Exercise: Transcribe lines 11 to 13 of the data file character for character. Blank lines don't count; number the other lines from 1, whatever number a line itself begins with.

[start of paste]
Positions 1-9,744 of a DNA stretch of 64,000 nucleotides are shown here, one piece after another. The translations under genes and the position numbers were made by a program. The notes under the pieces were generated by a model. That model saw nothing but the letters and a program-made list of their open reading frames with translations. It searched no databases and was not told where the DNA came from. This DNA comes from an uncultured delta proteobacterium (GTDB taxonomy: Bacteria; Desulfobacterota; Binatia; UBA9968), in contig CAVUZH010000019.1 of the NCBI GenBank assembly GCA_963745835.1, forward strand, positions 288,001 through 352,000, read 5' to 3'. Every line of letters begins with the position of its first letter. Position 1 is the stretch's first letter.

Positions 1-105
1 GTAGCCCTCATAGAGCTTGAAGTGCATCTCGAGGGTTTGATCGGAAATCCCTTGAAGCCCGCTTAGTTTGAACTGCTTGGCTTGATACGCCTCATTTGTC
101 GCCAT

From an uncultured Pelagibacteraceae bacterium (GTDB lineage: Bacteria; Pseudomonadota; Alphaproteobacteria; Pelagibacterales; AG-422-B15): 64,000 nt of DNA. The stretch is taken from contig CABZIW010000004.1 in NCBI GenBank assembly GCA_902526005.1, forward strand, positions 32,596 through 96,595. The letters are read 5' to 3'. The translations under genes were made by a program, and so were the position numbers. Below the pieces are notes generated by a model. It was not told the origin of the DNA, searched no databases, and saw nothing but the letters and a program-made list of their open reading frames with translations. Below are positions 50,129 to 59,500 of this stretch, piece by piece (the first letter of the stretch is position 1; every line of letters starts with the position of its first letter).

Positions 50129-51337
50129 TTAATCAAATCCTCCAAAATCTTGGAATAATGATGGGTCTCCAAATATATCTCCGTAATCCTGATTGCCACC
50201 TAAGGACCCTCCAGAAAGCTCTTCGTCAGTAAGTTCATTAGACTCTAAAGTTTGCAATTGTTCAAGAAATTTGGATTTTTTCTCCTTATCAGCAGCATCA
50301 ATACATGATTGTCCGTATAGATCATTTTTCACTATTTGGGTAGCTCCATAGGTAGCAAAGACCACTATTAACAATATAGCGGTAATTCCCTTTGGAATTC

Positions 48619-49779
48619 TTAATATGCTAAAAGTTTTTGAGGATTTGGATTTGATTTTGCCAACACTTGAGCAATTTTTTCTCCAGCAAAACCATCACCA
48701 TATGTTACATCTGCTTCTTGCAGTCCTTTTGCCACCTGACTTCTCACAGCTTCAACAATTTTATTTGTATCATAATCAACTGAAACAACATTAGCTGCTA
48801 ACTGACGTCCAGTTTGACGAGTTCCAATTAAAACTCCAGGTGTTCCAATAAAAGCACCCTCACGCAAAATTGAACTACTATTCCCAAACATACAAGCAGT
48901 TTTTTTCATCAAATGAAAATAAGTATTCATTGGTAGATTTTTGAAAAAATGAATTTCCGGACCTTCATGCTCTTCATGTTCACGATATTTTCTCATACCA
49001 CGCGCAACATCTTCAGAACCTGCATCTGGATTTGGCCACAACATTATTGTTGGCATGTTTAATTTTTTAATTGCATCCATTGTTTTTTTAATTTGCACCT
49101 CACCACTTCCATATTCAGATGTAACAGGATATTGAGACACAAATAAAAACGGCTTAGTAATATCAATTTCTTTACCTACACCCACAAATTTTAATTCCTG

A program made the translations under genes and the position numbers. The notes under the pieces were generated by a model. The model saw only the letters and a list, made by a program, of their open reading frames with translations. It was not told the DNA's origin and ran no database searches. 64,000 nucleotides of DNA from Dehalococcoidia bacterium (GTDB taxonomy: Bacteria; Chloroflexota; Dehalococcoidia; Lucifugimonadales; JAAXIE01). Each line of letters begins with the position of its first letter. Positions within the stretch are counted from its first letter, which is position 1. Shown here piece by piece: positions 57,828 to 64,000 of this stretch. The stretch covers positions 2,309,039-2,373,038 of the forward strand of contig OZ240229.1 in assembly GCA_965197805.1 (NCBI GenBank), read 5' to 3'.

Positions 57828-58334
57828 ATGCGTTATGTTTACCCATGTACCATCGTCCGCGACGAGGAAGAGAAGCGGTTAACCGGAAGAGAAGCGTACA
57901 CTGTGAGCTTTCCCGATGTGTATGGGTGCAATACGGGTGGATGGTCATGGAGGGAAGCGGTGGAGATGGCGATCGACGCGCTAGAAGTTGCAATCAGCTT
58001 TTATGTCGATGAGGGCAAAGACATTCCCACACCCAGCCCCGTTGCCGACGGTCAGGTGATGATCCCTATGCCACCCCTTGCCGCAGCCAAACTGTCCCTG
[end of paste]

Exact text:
48619 TTAATATGCTAAAAGTTTTTGAGGATTTGGATTTGATTTTGCCAACACTTGAGCAATTTTTTCTCCAGCAAAACCATCACCA
48701 TATGTTACATCTGCTTCTTGCAGTCCTTTTGCCACCTGACTTCTCACAGCTTCAACAATTTTATTTGTATCATAATCAACTGAAACAACATTAGCTGCTA
48801 ACTGACGTCCAGTTTGACGAGTTCCAATTAAAACTCCAGGTGTTCCAATAAAAGCACCCTCACGCAAAATTGAACTACTATTCCCAAACATACAAGCAGT